And it resonates in his exceptional screenplay, which potently captures the gleaming seduction of Robert’s world and the fear that festers underneath.. And Gere nails every nuance in a role that holds up a dark mirror to the way we live now. Gere digs so deep into this flawed tycoon that we come to understand Robert’s actions without for a minute forgiving them. Credit Jarecki, whose combustible directing debut gives “Arbitrage” the charge of a thriller and the provocation of a moral fable. No Academy love, not even for his sinister brilliance in “Internal Affairs,” “American Gigolo” and “The Hoax,” or for the battered heart he brought to the cheated-on husband in “Unfaithful.”
“Arbitrage” is such a movie, a sinfully entertaining look at the sins committed in the name of money. Despite his box-office success in crowd-pleasers such as “An Officer and a Gentleman,” “Pretty Woman” and “Chicago,” Gere has long been underrated. But Robert keeps his cool until the sudden death of one of these women has him dodging a possible murder rap with the grudging help of Jimmy Grant (a terrific Nate Parker), the son of the family chauffeur and the only black man in Robert’s circle of white privilege. At 62, he is at the peak of his powers. She can’t rock his composure. Gere’s Robert Miller is the picture of unflappable elegance. That’s when NYPD detective Michael Bryer (Tim Roth) smells a rat and Robert’s world begins to unravel.
Jarecki knows the territory. True, this territory has been covered from Wall Street to last year’s “Margin Call.” But Gere and first-time director Nicholas Jarecki put a tantalizing spin on what goes on in the head of a fraudulent hedge-fund manager when he decides to stick it to the rest of us, including his own family.
Gere’s performance in “Arbitrage” is too good to ignore. As the son of two commodities traders, Jarecki has Wall Street in his DNA. And the glamour in his field of vision — cheers to cinematographer Yorick Le Saux (I Am Love) for the sheen and composer Cliff Martinez (Drive) for the seductive mood — is tempting enough to make us all complicit.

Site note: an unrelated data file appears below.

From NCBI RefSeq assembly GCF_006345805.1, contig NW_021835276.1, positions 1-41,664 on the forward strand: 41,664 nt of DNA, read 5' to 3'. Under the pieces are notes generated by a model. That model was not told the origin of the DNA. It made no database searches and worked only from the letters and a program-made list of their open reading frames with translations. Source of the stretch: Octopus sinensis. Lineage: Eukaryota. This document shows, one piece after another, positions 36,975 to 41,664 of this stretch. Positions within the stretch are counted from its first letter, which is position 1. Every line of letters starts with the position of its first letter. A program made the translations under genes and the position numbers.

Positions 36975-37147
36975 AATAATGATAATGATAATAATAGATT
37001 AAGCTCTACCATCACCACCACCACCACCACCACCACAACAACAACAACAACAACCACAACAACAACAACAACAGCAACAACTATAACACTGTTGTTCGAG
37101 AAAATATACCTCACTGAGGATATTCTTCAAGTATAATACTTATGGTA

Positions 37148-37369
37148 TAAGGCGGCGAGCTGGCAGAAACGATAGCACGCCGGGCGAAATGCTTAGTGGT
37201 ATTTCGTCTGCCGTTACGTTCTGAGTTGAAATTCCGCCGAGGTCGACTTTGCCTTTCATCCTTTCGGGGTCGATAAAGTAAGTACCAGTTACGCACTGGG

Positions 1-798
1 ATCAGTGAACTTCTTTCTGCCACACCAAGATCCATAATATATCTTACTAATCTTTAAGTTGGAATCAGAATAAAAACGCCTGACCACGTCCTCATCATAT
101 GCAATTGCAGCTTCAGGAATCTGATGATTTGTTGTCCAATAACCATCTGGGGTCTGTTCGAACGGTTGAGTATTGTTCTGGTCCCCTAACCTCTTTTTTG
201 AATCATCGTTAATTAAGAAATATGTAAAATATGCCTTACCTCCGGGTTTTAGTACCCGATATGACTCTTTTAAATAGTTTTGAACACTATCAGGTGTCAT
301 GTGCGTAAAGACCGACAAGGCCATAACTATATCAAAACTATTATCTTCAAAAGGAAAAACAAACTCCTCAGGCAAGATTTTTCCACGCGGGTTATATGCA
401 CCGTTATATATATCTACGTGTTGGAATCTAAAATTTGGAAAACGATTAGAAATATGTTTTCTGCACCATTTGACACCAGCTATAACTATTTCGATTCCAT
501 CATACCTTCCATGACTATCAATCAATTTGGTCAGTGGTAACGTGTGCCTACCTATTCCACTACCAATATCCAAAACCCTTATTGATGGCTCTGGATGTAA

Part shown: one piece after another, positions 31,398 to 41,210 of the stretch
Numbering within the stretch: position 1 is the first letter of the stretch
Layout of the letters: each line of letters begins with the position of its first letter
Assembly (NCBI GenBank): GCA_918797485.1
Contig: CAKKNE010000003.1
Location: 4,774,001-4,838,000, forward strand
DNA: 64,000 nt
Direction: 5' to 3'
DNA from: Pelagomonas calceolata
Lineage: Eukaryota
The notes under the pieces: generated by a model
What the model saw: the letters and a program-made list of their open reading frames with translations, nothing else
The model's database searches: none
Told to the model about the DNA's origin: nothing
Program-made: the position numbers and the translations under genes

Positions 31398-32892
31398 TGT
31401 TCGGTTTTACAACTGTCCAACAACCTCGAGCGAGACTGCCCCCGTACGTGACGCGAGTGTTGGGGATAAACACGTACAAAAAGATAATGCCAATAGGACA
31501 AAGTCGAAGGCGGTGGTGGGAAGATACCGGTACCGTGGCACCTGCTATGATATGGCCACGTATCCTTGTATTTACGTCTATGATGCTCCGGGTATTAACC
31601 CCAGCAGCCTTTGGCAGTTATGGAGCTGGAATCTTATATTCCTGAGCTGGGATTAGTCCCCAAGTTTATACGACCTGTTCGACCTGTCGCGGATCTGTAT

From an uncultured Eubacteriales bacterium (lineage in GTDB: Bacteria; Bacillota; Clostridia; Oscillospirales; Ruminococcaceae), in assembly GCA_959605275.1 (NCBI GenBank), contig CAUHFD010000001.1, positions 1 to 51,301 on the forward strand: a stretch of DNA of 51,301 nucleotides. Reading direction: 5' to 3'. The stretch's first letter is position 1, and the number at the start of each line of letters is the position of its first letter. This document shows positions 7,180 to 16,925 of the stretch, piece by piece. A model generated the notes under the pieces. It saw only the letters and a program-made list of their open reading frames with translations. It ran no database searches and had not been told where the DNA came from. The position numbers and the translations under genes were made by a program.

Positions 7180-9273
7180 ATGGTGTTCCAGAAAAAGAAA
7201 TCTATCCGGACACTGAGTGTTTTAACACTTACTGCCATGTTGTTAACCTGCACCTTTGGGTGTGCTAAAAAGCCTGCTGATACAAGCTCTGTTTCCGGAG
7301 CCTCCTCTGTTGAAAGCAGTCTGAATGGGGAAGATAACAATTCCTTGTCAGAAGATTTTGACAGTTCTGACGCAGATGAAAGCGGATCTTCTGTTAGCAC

Story highlightsRichard Gere stars as a fraudulent financier in the filmCritic says Gere’s performance is “a thing of toxic beauty”The movie also stars Susan Sarandon and Laetitia Casta
It’s instructive to note what a killer actor Richard Gere can be when a movie rises to his level.
Like the best movies, “Arbitrage” persuades us to ask tough questions about ourselves. Good job on that, since he’s just lost $400 million in a bad copper-mine investment, and if he can’t cover it up and unload his company on a major bank, his career will go kaput along with his fortune. And Gere knows the man, inside and out. For proof that we’re in financial hell, look around. His rapt, watchful performance is a thing of toxic beauty. It’s an implosive tour de force.
There’s enough plot here to stuff a miniseries or three, yet “Arbitrage” never descends to bland and predictable. Wearing the trappings of wealth like a second skin, Gere invites us to see what Robert sees. Watch him in the scene when Sarandon — in full, feisty flower — hits Robert with a lifetime of resentments. Fraud puts pressure on Robert’s skill at deceiving wife Ellen (Susan Sarandon), French mistress Julie (Laetitia Casta) and chief accountant Brooke (Brit Marling), who also happens to be his daughter. Docs run in the Jarecki family, with half brothers Andrew (“Capturing the Friedmans”) and Eugene (“Why We Fight”) making notable contributions to the genre. Jarecki has an eye for the telling detail, not surprising given his start with the 2005 documentary “The Outsider” (about rogue director James Toback). But Gere gives us a window into the soul of a man who finally realizes that even money will no longer help him lie to himself